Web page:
How-to create a "Table of Contents" Navigation

Quite a number of months back I released the Foliage Mod WordPress theme which included a Table of Contents (TOC) styled navigation block in the header. A recent post on ScriptyGoddess prompted me to upload the download & tutorial post straight away which is what you find here.

In as little as 8 lines of HTML, and 5 lines of CSS, the TOC Navigation block can be duplicated on your own site ready for even more styling.

Sound HTML structure

Of all the possible options to choose from, ul and ol lists are a definite favorite and one of the most useful structural markup elements available. The TOC Navigation begins as an unstyled ul unordered list:

<ul id="toc">
<li><span>Introduction</span> <a href="#">Chapter 1</a></li>
<li><span>Storm clouds looming</span> <a href="#">Chapter 2</a></li>
<li><span>Sun breaks</span> <a href="#">Chapter 3</a></li>
<li><span>Lost and confused</span> <a href="#">Chapter 4</a></li>
<li><span>The pot of gold</span> <a href="#">Chapter 5</a></li>
<li><span>Nom nom nom</span> <a href="#">Chapter 6</a></li>
</ul>

Sans CSS, the unordered list retains the familiarity of a standard list of links as seen with this sample page.

CSS = Table of Contents

Using a few simple lines of CSS + a single image file, that mundane HTML list transforms into a much more familiar navigation structure similar to that found towards the front of a book or sleeve.

#toc {
	list-style: none;
	margin-bottom: 20px;
}
#toc li {
	background: url(dot.gif) repeat-x bottom left;
	overflow: hidden;
	padding-bottom: 2px;
}
#toc a,
#toc span {
	display: inline-block;
	background: #fff;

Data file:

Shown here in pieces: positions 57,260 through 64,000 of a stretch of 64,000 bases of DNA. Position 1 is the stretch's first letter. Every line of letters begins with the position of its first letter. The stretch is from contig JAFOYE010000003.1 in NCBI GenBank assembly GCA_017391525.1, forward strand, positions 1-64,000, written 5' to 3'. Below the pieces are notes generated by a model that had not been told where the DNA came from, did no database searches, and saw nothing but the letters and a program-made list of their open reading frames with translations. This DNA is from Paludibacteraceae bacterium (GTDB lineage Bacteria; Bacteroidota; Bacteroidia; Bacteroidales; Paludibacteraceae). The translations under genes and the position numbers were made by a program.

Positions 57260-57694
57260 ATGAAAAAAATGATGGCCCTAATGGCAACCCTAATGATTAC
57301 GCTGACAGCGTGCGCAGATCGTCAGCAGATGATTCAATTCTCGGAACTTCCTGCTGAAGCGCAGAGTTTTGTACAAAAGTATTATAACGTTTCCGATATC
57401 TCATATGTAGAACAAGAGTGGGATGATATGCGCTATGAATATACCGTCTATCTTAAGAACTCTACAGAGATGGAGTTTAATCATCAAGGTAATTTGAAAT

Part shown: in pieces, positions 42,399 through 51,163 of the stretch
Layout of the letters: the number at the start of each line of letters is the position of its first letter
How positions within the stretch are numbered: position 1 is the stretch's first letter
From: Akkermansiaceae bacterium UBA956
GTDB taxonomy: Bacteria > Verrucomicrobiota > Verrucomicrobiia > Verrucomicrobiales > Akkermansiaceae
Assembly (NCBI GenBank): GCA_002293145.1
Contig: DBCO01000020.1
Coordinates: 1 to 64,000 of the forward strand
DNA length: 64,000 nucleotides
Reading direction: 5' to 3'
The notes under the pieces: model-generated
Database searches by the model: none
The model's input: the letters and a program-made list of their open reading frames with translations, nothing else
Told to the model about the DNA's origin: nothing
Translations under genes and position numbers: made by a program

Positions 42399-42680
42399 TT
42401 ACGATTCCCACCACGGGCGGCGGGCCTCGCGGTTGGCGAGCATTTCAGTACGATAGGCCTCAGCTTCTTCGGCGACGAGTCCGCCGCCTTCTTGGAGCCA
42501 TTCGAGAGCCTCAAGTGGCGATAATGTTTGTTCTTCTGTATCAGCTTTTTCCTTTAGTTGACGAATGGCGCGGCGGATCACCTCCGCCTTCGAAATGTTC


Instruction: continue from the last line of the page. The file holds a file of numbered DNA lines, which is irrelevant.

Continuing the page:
position: relative;
	bottom: -4px;
}
#toc a {
	float: right;
	padding: 0 0 3px 2px;
}
#toc span {
	float: left;
	padding: 0 2px 3px 0;
}

With a short snippet of CSS, we remove the list-items, apply a background-image to each item, float navigation links to the left & apply a background-color to cover the background-image beneath, float the description to the right & apply a background-color to cover the background-image on the right, and finally clear each item with the br tag.

Download

The entire basic structure of and styling should take no longer than a few minutes, after which most of your time may be properly spent styling the navigation block to match your site. Check out a working sample or download the code pack directly above.

Discuss - 42 Comments

  1. Andre says:

    Ooo, that’s hawt.

  2. Derek says:

    BTW, I want to marry and make love to your new design. Bravo!

    OK. Time to get a restraining order! J/k. I stopped by your page and checked out some of your posts. You do definitely like to use those smilies.

  3. Davis says:

    Awesome! I remember wondering how to do that when I tried Foliage Mod out a while back.

    BTW, I want to marry and make love to your new design. Bravo!

  4. John says:

    Thanks Derek, this may be pretty useful in the future. Just saw this nice new layout btw.Props to you.

  5. Sam says:

    That’s a pretty creative way to lay out navigation! Thanks for the tut.

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  7. Oli says:

    Derek,

    I’ve just written a slightly different version that doesn’t rely on breakline tags to function and uses an ordered list — as you should be. The HTML is cleaner but the CSS is a little more complex.

    It also supports nested titles (as you would probably expect from a real table of contents) but so does yours… That feature is pretty partial in IE though.

    Give it a look and tell me what you think.

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  10. Derek says:

    Definitely cool Oli, nested Table of Contents ;)

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  13. Marcos says:

    Hi!

    Nice solution.

    But you can discard the non-semantic br’s and use ‘overflow:hidden’ in the li’s instead.

    cheers!

  14. Eli says:

    Derek-

    Thanks for this tip – After a bit of trickery, I managed to implement it (here) and it looks/works great. Keep ‘em coming!

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